Coming nearly three years after the release of “You Won’t Get What You Want”, the incredible noise-rock masterpiece from his band Daughters, and more than a year’s worth of delays due to the coronavirus pandemic, vocalist, lyricist, and poet Alexis Marshall has finally released his debut album. Needless to say, all eyes are on him to see if this LP will actually live up to the hype, not just because of the context of this release but also the fact that the question remains if Marshall is able to release great music without the great artistry of his other band members. Now that “House of Lull. House of When” is finally released, I can safely say that Alexis Marshall more than proved himself.
Not to beat to death his connection with Daughters, but if you’re expecting another Daughters album or a “You Won’t Get What You Want pt. 2” your expectations are misguided and you’ll likely be disappointed. In contrast to that record’s visceral and physical qualities, as well the fact that you can listen to that record for it’s typical rock qualities, “House of Lull . House of When” is more of dread filled record, building in droning uneasiness, percussive instrumentation, and atonal foley noises. Part of this dark, harrowing sound palette is made by Alexis’s bandmate Jon Syverson on drums, Seth Manchester on production and audio engineering, and musical contributions from Evan Paterson of Jaye Jayle and Kristin Hayter of Lingua Ignota, as well as from Alexis himself. I actually think think it’s really important to note Hayter’s contributions to this record, since as a fan or hers I can hear a bunch of Lingua Ignota inspired ideas on this record, like industrial bass, dark toned pianos, and harrowing strings, as well as an actual vocal performance on the album’s fifth track.
It is Alexis, however, that is at the center of it all, and if you’re a fan of his lyricism or vocal styling then you’re in more than good hands. This record is Alexis Marshall unrestrained and out of body, jumping from cold and inhuman to full on psycho and demented. The lyrics don’t follow typical song structures but more like lyrical ideas that build on each other like mantras, which provides a harrowing effect. Some of the themes on Marshall’s writing include paranoia, anxiety and depression, the fear of living during the pandemic, and an claustrophobic internal monologue, and the fact that the lyrics feel like repetitive streams of thought or commands from an unhinged cult leader makes those themes cut right through the music. It makes sense why Alexis chose to go in a more experimental and droning direction for the instrumentation, as these aren’t ideas that you would want to let loose in the pit to, rather choosing to sink to the floor and scream your lungs out. Sometimes this leads a few of the weaker songs to feel like they’re meandering on the same note, but more often than usual it’s effective and building a sense of dread until it reaches a boiling point.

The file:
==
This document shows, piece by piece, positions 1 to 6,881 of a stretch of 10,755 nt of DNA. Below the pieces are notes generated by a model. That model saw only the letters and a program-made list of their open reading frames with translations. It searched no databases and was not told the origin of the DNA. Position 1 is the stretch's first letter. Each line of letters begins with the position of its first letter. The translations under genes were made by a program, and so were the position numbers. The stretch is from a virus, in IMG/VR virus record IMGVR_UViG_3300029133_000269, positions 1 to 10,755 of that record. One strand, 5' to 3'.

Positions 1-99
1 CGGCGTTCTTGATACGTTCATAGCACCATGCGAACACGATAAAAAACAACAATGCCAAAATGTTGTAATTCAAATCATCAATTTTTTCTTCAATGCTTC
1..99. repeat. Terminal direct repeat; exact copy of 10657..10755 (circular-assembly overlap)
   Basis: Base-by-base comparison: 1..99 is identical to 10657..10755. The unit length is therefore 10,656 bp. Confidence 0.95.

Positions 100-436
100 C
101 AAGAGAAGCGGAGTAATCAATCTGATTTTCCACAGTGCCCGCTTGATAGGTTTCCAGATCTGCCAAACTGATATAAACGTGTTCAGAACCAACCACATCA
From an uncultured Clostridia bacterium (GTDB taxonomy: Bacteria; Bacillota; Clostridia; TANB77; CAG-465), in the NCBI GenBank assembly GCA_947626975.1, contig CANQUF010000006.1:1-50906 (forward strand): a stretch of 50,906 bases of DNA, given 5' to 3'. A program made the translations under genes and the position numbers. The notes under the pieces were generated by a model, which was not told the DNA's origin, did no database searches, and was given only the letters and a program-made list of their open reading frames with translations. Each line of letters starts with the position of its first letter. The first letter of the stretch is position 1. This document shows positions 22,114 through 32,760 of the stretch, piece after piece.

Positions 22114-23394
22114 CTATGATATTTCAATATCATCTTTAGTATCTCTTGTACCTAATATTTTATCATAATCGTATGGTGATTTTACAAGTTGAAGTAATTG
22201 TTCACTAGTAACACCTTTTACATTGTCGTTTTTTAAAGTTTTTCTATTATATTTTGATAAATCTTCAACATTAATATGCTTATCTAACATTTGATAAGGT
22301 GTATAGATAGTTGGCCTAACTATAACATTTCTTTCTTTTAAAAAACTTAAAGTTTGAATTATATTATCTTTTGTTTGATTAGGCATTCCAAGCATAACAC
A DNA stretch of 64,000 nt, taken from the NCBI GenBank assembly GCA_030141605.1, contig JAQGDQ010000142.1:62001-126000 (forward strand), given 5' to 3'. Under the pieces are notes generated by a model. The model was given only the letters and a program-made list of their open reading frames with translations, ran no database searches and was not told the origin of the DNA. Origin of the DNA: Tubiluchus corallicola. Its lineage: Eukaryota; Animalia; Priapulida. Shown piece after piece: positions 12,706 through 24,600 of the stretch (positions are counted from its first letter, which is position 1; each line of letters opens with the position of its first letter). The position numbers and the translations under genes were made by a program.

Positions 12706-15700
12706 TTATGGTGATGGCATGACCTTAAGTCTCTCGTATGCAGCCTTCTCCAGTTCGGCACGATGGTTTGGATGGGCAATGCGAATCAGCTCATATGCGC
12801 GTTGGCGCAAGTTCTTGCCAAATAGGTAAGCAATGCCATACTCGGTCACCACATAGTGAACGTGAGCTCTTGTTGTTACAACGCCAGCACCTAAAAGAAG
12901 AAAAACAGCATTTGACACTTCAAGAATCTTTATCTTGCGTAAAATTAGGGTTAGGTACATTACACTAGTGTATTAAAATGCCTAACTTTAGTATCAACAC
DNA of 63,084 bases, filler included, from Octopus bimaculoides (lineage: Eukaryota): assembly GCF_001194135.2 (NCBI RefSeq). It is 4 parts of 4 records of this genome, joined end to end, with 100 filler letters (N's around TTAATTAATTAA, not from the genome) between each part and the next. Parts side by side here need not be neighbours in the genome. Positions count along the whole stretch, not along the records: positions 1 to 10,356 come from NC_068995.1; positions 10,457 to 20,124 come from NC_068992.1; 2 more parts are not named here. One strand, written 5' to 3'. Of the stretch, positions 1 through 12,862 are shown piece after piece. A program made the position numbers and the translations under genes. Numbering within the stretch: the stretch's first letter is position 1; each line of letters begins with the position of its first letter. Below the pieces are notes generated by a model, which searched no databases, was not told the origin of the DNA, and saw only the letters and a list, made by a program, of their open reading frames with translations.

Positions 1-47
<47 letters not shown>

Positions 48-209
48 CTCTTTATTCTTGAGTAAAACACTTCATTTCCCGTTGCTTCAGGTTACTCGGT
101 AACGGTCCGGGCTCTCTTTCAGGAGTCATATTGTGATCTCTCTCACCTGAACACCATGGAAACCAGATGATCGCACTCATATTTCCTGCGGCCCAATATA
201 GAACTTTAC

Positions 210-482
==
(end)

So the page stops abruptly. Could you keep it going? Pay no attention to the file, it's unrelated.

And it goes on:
“House of Lull . House of When” is an extremely emotionally crushing record that only could have been made by the unique mind of Alexis Marshall. It’s a vision that’s unique to him and I think he absolutely killed it. “House of Lull. House of When” is a musical abyss that you will drown in, whether you want to or not, and it’s the twisted listening experience that could have only come from Alexis Marshall.